An American corporation that produces aircrafts has released a video that shows a lightweight material called microlattice metal. Dubbed as the world's lightest metal, the microlattice is 100 times lighter than Styrofoam, and is so lightweight that it can be balanced on top of a dandelion, scientists say.

Boeing, an aerospace company known for its airplanes, rotorcraft, rockets and satellites, released a video of the microlattice metal first developed by a team of scientists from the University of California, Irvine, HRL Laboratories and the California Institute of Technology in 2011.

The microlattice is an interconnected criss-cross of hollow tubes positioned in diagonal patterns. Dr. Tobias Schaedler, lead author of the study published in the journal Science, said that each polymer structure has a thickness of 100 nanometers which makes it 1,000 times thinner than a strand of human hair. The initial prototypes for the microlattice were made from a nickel-phosphorus alloy.

"By changing the structure at these levels you get completely different properties from the bulk material, which is a very powerful concept," said Schaedler.

Sophia Yang, research scientist at HRL Laboratories, explained that the microlattice is mostly 99.99% air. In the video, she compared the microlattice to the structure of human bones where the outside is very rigid while the inside is mostly hollow. Because of this, bones aren't easily crushed but are lightweight, she said.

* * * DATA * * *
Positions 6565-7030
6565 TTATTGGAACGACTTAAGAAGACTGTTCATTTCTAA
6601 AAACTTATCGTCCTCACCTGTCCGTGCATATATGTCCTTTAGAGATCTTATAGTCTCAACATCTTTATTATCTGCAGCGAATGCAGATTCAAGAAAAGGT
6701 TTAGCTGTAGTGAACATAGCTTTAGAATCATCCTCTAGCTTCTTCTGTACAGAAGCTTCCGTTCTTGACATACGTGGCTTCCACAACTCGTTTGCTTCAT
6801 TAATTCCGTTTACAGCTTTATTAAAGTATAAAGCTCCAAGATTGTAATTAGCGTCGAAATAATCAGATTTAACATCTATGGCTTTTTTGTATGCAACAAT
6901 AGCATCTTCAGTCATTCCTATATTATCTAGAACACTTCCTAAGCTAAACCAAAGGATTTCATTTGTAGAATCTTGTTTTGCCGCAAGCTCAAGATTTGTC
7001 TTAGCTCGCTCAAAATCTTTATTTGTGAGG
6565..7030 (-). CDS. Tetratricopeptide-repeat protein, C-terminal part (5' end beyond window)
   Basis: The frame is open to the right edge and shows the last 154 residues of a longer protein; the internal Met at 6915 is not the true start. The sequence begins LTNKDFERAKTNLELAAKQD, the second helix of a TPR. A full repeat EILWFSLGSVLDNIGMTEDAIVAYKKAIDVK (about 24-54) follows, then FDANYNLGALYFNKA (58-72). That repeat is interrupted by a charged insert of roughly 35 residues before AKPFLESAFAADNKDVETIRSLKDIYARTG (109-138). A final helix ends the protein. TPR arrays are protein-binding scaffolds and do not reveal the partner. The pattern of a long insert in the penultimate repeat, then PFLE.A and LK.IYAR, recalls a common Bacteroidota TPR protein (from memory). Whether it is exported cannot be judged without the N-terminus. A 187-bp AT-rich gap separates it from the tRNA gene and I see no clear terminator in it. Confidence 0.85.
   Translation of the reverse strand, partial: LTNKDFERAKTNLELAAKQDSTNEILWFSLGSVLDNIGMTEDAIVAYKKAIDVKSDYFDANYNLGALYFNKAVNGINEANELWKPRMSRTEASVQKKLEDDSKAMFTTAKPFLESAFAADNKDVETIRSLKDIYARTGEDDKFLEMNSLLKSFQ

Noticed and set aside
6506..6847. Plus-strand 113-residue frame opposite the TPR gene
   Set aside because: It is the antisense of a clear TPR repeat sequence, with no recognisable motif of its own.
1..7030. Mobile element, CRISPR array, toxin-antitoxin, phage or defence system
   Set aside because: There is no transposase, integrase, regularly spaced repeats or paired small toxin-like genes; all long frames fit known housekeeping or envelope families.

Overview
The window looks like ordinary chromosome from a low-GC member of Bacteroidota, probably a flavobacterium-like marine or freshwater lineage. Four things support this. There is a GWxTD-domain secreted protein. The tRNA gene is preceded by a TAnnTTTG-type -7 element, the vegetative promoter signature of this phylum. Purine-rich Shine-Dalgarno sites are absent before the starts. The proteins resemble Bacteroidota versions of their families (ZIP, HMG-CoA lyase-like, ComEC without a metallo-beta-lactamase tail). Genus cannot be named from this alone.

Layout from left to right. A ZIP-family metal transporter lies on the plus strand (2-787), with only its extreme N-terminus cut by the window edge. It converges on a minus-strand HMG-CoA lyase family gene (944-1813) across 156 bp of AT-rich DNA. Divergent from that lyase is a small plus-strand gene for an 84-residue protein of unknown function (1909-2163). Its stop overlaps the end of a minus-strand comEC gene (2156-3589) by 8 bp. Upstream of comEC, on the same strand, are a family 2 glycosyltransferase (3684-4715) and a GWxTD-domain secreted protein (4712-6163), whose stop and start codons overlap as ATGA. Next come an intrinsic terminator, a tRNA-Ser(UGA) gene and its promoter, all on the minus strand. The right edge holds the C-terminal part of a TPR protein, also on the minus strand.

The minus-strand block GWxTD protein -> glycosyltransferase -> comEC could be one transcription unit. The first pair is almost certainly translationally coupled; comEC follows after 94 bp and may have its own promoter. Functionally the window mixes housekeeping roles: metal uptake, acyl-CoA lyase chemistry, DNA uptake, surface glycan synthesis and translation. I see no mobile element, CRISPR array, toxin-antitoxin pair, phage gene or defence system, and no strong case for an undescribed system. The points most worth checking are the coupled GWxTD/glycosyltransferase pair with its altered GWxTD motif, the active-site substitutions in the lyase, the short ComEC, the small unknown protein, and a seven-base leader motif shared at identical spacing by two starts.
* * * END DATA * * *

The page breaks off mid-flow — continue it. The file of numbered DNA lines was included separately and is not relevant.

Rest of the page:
Yang also discussed the microlattice's potential uses. She said that it can possibly be applied in heat transfer, shock absorption or structural reinforcement. The microlattice can be possibly developed into a component used in airplanes, which would make the aircraft become more lightweight and more fuel-efficient.

"It's really exciting to be able to work with things that we make that can eventually go into a real product that a lot of users can interact with," Yang said.

Yang compared the microlattice's compact structure to the egg drop challenge. If you wrap an egg with three-feet of bubble wrap and drop it from a high building, in theory, you would still be uncertain if the egg falls unharmed. If the is egg wrapped within a compact microlattice, the material would absorb the egg's force and it will fall in one piece.

Meanwhile, researchers have yet to further look into its practical applications.

Watch the video here:

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